Submission to Bus Connects Bus Corridor 5: Blanchardstown to city centre.

I am a cyclist, pedestrian, motorist and bus user and local representative in the Navan Road and Old Cabra Road and Cabra Road area.

I appreciate that the overall concept driving Bus Connects is to ensure greater space is allocated to buses and cyclists on the streets and roads within and around the city of Dublin. In that regard, the efforts made under the Blanchardstown Bus Corridor to provide for semi- segregated cycle lanes are to be welcomed.

Furthermore, the introduction of a pedestrian bridge on the old Cabra Road is to be welcomed.


  1. The plan to divert citybound traffic from the Old Cabra Road onto the Cabra Road and down into Phibsborough poses very serious implications for already extremely high levels of congestion in Phibsborough. It is not at all clear how over the medium term, Phibsborough will be able to sustain this inevitable increase in traffic volumes. Similarly, there is no indication as to how long a significant modal shift to public transport will take effect, if indeed at all. This route takes in large volumes of national route N3 traffic. In the absence of anything near sufficient information, it is not possible to support the cutting off of the Old Cabra Road with all the serious repercussions for Phibsborough and Stoneybatter and I would ask that alternative proposals are put forward.
  • It is vital that the bollards are retained in Cabra Drive so that it does not become a rat run between the Cabra Road and Old Cabra Road.
  • The introduction of a pedestrian bridge on the old Cabra Road is to be welcomed. However, a crossing for cyclists at or near the Glenbeigh road entrance is also necessary.
  • If the one way system on the Cabra Road is to take effect ( and I have registered my opposition above) and in order that car drivers do not breach the one way system northbound on the Old Cabra Road, it is vital that the NTA make good their commitment to use monitoring technology to detect offenders.
  • An important feature of any safe cycle lane has to be continuity of lane and consistency of surface in that lane. This is vital if we are to promote more cycling and a greater diversity of people cycling, in particular families and young children.  

In that context, the sharing of space between buses and cyclists is far from ideal. Where possible, these situations must be minimised. So I would urge the NTA to look again at creating sufficient space on footpaths for mobility access and continuous cycle lanes to go behind bus-stops and at the potential to look of re-positioning some bus stops a negligible distance to accommodate this. Between the Halfway House junction and the Prussia street stop, there is no cycling by-pass provided for at any of the bus stops.

  • In particular, this might be possible in map 21.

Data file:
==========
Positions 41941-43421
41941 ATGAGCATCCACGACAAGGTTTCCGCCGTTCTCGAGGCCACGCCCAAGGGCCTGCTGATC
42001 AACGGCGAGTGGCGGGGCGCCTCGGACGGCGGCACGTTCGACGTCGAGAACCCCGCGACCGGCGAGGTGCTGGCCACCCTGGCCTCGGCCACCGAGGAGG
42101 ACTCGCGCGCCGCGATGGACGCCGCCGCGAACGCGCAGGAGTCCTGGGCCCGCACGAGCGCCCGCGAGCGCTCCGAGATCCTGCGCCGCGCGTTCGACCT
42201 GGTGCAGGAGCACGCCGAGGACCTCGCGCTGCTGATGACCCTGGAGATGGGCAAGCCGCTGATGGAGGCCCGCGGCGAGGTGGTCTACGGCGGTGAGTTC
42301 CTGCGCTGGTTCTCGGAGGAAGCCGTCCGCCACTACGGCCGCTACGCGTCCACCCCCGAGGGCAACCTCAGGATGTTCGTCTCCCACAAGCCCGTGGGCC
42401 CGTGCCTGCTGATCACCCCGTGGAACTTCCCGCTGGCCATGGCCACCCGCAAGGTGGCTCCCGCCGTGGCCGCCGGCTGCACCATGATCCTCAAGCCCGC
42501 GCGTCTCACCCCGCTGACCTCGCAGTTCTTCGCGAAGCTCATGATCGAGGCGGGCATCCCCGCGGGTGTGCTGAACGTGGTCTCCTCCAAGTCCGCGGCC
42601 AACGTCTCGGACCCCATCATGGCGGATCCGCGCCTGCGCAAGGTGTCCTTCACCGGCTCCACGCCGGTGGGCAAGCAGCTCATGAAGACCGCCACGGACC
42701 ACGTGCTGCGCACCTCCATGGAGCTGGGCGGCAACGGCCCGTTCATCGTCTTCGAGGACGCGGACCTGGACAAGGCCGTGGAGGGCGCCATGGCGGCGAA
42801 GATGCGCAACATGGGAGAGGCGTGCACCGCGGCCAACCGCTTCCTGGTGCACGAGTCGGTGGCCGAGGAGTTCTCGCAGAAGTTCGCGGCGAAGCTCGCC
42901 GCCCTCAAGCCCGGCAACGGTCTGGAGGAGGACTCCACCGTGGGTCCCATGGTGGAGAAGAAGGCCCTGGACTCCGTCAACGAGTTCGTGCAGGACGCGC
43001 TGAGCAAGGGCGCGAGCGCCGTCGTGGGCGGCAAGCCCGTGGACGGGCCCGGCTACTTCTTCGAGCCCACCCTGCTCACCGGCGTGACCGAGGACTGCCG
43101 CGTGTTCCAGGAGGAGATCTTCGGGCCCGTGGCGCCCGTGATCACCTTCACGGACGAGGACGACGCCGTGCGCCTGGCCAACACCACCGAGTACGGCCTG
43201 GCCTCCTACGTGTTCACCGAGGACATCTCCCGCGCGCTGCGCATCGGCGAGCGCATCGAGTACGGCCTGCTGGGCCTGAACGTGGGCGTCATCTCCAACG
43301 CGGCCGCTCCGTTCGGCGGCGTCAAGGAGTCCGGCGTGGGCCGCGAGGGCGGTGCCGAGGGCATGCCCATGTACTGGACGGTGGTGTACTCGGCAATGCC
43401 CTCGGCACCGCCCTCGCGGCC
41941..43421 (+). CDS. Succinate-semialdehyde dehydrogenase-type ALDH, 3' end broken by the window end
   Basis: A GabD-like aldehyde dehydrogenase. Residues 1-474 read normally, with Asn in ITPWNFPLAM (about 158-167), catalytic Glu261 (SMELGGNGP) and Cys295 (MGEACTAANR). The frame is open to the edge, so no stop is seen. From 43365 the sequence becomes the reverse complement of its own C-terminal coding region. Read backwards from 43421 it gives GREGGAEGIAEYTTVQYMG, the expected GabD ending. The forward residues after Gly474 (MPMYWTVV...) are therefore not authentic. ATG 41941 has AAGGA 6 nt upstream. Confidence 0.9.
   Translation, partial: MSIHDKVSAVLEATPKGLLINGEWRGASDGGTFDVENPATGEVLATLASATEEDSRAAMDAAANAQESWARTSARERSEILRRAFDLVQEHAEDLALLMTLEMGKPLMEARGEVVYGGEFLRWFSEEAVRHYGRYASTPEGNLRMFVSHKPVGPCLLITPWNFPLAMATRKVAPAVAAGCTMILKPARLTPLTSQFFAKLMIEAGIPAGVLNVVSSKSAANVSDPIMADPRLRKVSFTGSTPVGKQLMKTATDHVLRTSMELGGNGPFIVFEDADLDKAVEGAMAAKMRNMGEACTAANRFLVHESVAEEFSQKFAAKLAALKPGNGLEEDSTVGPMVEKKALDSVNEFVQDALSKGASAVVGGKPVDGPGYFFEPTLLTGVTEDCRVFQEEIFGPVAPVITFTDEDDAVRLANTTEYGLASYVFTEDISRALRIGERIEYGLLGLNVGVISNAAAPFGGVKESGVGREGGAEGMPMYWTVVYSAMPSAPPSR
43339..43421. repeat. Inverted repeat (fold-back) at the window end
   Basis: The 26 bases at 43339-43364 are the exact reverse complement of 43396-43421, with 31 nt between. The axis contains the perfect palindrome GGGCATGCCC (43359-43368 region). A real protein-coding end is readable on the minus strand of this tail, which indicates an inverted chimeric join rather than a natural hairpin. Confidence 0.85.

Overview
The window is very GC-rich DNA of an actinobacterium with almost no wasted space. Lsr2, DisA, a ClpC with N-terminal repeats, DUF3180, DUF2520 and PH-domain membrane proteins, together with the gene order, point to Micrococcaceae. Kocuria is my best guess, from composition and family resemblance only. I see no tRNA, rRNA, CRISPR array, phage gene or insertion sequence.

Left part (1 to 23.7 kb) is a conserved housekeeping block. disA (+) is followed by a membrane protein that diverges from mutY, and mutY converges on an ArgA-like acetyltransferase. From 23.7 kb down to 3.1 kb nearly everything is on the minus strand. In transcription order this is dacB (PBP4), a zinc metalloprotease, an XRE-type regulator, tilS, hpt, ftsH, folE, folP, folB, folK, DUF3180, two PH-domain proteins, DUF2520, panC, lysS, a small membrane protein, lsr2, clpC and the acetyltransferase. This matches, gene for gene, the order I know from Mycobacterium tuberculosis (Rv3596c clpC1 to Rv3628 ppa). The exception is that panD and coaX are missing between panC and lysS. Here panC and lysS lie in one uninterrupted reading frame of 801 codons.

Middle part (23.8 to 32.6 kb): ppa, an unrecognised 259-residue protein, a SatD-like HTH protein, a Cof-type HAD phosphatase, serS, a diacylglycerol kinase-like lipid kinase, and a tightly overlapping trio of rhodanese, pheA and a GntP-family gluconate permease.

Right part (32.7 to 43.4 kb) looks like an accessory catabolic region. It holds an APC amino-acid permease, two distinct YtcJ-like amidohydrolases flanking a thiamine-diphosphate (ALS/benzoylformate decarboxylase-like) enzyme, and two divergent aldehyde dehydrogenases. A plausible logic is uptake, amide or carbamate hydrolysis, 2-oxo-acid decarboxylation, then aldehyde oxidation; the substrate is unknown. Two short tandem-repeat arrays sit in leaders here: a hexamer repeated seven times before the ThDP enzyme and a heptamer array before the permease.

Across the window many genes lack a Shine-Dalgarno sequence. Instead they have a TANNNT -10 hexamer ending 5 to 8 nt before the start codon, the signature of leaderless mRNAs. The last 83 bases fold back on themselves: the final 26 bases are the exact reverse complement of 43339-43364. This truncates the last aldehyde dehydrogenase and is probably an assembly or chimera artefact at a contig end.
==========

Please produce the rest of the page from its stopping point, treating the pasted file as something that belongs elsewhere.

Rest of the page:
• In map 24, if possible, the cycle lane could be re-located behind the set down area to minimise conflict between vehicles and cyclists in the set down area.
  • The sudden end to the cycle lane on Prussia Street and the gap between the Grangegorman campus and the two way cycle lane on Queen Street needs to be changed. To date, no plans have been provided by the GDA for a dedicated cycle path through the campus and so there can be no confidence that there will be a seamless routing connection through. It is also questionable whether cyclists will actually divert through Grangegorman if the most direct route to the quays is through Prussia Street.
  • Another feature of cycle safety is segregation. I believe the cycle lane travelling northbound on Manor street is poorly conceived and is dangerous as it is sandwiched between the bus lane and cycle lane and it goes against the recommendations contained within the National Cycle manual.
  • There is a concern relating to bidirectional cycle lanes that motorists will not anticipate cyclists from both directions if exiting a road. Therefore measures need to be taken such as sign, continuous footpath etc to ensure that motorists are forewarned.
  • There are real safety concerns for cyclists travelling northbound on Prussia Street. A further assessment of whether it is possible to continue the cycle lane as far the NCR is vital for safer left turn access to the NCR and to minimise road crossing.

More information required

  1. Ideally cycle lanes would be fully segregated from all other traffic. The idea to have the cycle path semi-segregated from the vehicular traffic with the path slightly raised from the main road is welcome. However, more detail is required on the safety of such paths.
  • Publication of detailed analysis of modal shift patterns and the timing of those shifts arising from the proposals- this is vital if you are to convince of the merits of the Old Cabra Road proposal.

Marie Sherlock,
Local area representative, Cabra Glasnevin
February 14th, 2019